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The Daily Dispatch: October 3, 1861., [Electronic resource], Candidates for Congress in North Carolina. (search)
the fictilia without papers, with a cargo of wheat and tobacco. She was loaded at Port Tobacco and Pope's Creek, and was captured near these places with six men on heard, She was placed alongside the receiving ship Anacostia, under guard, where she will await the investigation into her case. The Reserve also brought up two contrabass, picked up along the river. The steamer went down again last evening and joined the flotilla. The steamer Mount Vernon arrived this morning from Old Point, with shell for the Arsenal and several sick gunmen from the blockading fleet, to be placed in the naval hospital. She reports all quiet at Fortress Monroe and along the Potomac. Com. Stringham had been superseded in command of the blockading fleet at Hampton Roads by Capt. Goldsborough, who entered upon his duties a day or two since. The President has appointed Col. E. D. Baker, of Oregon, now Colonel of the New York First California Regiment, and acting Brig. General, to be Major
Latest News from Western Virginia. reported victory by Gen.Lee.--Rosencranz mortally wounded — defeat of the Federal army. Our energetic Norfolk correspondent sends us the following from the Norfolk Day Book, extra, of yesterday: We are informed by Mr. Henry D. Crockett, one of the prisoners taken at the battle of Rich Mountain, who came up from Old Point yesterday afternoon in the flag of trace steamer, that a severe battle has been fought in the Western part of the State, at the Big Sewell Mountain, between Gen. Lee's and Gen. Rosencranz's forces, and that the latter had been defeated, and was at Wheeling, Va., on Saturday last, mortally wounded; and that the whole Federal army was then on its retreat from the soil of Western Virginia. Mr. Crockett was formerly from Washington, D. C., where he held a position in one of the Departments as a clerk. On the breaking out of the war, he left the Federal service and made his way into Virginia, where he joined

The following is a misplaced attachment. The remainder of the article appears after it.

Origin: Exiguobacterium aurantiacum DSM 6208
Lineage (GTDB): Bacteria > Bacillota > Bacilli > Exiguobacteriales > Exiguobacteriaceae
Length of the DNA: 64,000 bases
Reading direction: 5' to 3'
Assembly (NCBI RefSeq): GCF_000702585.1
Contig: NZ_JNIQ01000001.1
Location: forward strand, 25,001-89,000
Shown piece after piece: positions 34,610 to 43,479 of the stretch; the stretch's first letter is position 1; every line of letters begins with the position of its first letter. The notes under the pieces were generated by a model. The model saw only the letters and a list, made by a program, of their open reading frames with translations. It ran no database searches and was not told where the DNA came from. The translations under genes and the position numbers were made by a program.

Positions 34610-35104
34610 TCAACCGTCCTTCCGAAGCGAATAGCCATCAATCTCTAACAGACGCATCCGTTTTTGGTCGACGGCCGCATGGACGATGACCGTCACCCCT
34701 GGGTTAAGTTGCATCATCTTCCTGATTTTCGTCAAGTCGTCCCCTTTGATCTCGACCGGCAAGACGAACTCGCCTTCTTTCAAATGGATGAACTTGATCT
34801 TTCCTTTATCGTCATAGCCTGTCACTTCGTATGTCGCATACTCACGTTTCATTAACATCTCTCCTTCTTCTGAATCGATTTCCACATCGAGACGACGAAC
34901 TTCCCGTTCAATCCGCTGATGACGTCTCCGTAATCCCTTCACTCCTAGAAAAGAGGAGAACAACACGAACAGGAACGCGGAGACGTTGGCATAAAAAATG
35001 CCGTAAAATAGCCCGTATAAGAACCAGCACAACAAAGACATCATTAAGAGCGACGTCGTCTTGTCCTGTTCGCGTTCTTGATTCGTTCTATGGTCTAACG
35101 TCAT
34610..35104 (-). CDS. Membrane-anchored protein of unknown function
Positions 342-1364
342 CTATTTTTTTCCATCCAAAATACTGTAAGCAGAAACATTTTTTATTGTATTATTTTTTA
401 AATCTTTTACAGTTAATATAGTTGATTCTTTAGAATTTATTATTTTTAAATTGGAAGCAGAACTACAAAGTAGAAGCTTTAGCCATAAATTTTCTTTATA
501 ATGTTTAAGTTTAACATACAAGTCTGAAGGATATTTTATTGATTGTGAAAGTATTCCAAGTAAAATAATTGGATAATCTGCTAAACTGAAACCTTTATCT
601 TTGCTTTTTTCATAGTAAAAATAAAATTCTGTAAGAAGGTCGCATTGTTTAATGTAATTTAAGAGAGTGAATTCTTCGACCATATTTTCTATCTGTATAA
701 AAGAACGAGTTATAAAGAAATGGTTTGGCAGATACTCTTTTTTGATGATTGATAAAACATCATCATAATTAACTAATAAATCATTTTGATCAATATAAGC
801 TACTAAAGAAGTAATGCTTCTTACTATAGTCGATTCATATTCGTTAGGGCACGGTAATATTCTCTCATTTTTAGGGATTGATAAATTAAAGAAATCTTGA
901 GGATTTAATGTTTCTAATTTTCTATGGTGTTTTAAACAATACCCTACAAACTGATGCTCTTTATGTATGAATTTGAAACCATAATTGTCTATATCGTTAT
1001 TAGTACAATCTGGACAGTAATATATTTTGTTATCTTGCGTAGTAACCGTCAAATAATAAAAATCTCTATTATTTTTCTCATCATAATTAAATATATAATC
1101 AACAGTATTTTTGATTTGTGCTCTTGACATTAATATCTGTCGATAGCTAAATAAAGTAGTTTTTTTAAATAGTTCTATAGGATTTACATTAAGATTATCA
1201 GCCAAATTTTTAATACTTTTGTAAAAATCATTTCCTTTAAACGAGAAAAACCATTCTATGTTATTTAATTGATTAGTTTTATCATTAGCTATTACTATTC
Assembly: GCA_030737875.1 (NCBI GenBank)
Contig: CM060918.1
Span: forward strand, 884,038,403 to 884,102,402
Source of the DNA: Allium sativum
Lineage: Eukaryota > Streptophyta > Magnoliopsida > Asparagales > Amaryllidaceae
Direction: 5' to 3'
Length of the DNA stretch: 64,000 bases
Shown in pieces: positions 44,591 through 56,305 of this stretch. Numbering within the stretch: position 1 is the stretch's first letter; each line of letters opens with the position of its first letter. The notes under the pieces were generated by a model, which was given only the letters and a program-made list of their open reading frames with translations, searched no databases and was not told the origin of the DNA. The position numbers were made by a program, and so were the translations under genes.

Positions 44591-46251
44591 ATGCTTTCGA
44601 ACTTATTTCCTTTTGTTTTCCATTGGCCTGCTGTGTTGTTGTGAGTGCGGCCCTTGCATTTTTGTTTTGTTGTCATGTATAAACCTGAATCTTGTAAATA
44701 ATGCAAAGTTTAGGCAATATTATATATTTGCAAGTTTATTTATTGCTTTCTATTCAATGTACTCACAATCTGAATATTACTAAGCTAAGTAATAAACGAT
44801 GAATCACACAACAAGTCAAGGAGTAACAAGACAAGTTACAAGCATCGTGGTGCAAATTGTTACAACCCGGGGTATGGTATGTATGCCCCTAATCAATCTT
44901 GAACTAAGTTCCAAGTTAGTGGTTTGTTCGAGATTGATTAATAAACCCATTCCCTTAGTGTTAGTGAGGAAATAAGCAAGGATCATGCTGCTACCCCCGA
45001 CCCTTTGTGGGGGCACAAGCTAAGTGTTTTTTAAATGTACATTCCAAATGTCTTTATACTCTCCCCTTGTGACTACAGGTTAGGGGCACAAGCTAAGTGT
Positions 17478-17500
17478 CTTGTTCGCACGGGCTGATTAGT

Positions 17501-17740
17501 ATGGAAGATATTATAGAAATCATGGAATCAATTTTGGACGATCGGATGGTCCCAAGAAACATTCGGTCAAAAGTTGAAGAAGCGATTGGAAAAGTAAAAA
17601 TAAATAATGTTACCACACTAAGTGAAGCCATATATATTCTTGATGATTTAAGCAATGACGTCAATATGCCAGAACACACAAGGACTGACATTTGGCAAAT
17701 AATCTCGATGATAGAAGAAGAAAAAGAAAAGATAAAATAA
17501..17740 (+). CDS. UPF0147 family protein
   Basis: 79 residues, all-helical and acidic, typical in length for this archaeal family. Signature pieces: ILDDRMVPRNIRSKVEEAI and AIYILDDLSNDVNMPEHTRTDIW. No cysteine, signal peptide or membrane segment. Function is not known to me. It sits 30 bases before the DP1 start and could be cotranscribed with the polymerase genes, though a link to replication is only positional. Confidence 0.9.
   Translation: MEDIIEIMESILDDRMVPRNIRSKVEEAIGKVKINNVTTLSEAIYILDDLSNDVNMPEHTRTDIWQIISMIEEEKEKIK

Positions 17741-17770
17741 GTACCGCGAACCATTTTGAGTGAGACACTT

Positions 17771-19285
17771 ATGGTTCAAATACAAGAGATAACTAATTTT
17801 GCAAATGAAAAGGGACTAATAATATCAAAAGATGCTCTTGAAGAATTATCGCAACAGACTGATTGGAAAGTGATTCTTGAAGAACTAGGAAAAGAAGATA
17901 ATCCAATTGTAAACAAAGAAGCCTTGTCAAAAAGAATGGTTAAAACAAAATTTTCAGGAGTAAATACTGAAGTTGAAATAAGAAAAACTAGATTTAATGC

A female Spy of a poor Type. --The Norfolk Day Book has the following first rate notice of a lady who left that city a few days ago: An ancient garrulous female left this city several days ago in the flag of truce boat for Old Point, on her way North. She was crammed full of venom against the people of the South, where she has lived for many years; owing, we understand, to the fact that she was interested in some property which had been destroyed at the burning of the Navy-Yard by t hatred to everything Southern or not, we are unable to state positively; though she was so anxious to inflict what she conceived a deadly wound upon the cause of the South, that she could scarcely contain herself long-enough to get on shore at Old Point before she began her tirade of abuse against everything South and Southern. She would doubtless have "popped" if she had not got relief so early; but fortunately for her, she found a Federal officer at the wharf, where the boat landed, and to